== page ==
Keep the players in the loop on when and where everything will take place. Some find this the perfect excuse to slow down on training and miss the first few sessions back when the snow clears. Keep a close eye on them.



More on rucking by David Clarke

Here is what Stephen Jones, a Smart Session user and main rugby writer for Sunday Times has to comment on the matter.

THE ROLLING MAUL

Stephen Jones debates the biggest issues in rugby union in his weekly e-mail

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Wednesday, January 6, 2010. 1630 BST
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Brendan Venter, the Saracens coach, had the air of a man on a mission as he took his seat in the media room at Vicarage Road last Saturday evening. His breathtaking 40-minute assault on the mess of the laws at the breakdown, the random interpretations, the frustrations, the lack of incentive for teams to attack – all of it was perfectly judged.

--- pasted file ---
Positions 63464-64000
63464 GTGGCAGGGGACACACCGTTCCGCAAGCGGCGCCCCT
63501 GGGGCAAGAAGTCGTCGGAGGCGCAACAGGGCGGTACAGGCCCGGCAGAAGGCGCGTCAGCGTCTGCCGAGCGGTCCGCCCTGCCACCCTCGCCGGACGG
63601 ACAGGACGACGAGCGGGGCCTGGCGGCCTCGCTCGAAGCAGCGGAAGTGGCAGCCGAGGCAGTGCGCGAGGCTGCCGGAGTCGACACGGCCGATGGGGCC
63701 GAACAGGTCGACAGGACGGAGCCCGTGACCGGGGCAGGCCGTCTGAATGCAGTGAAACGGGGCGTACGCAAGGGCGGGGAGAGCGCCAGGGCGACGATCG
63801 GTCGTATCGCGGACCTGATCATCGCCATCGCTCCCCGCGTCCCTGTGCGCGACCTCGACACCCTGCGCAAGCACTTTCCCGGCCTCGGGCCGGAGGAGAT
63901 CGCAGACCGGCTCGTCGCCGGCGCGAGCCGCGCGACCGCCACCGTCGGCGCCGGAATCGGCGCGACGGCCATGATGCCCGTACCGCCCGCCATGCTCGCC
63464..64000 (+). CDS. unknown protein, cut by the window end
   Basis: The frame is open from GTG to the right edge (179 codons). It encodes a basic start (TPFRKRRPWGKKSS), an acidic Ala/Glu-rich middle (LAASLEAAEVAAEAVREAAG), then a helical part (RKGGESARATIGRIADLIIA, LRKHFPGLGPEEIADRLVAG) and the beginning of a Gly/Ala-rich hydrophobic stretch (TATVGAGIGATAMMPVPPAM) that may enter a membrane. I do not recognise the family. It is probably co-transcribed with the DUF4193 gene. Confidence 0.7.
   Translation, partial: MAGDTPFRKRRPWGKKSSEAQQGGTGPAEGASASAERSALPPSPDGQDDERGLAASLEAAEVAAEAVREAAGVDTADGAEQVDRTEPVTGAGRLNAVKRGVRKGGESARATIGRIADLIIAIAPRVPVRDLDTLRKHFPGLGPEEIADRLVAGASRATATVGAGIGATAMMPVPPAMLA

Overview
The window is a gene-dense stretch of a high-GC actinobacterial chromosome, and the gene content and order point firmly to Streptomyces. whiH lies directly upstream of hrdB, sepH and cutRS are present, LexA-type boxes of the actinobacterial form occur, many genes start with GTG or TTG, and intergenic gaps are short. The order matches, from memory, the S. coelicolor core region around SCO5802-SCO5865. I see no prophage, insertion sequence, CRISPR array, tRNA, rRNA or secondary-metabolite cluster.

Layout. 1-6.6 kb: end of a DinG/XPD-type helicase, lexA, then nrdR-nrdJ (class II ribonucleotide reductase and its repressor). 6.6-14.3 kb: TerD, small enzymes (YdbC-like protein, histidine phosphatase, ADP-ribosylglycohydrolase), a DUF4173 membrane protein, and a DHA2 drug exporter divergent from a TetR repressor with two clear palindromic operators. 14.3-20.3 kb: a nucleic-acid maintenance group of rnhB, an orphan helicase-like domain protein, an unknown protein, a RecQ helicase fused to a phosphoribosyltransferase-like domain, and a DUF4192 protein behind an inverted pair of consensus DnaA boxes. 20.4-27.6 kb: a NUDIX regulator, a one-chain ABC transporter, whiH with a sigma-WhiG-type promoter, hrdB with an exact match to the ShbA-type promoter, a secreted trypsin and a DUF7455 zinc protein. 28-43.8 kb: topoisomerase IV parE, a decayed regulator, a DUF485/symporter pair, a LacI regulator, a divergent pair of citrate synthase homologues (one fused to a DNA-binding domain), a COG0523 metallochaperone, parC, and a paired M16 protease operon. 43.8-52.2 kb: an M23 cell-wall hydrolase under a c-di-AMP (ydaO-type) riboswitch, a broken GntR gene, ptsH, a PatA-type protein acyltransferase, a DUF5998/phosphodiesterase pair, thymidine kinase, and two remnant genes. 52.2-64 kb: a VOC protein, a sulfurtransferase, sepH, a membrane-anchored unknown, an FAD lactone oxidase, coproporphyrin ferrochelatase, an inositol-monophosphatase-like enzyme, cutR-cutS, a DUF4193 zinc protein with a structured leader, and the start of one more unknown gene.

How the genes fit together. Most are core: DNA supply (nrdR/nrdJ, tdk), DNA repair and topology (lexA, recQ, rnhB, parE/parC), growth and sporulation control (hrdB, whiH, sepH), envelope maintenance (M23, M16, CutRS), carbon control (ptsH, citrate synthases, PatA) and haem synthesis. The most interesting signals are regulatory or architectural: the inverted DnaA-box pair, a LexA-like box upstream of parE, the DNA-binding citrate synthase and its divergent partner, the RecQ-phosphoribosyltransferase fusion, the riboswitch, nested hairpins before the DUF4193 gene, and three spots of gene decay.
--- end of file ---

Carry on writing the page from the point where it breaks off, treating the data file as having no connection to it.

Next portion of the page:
Frankly, I cannot bring myself to condemn him because his verbals were not contained in some hoary procedure laid down by the Rugby Football Union. Why should such matters be contained behind closed doors when they affect so many tens of thousands of people who form the paying and watching public? Are we supposed to banish from the debate the 14,000 people who went to watch the Saracens-Leicester match and witnessed such sporting poverty?

But as the debate rages on, let’s just take aim at one of Venter’s targets. Never mind about demanding that coaches shut up. What about demanding that referees shut up too? Venter savaged the fact that every player killing the play at the breakdown gets too many chances.

Under the guise of communication and preventative refereeing, the official issues a final warning – number one, roll away; number two, hands off the ball; number three, back onside. It is only if the offender refuses to comply with the referee’s instructions that he may be penalised. I recall one appalling case when a Munster forward was killing a ruck in a match against Clermont Auvergne and the official told the forward five times (repeat, five times) to roll away.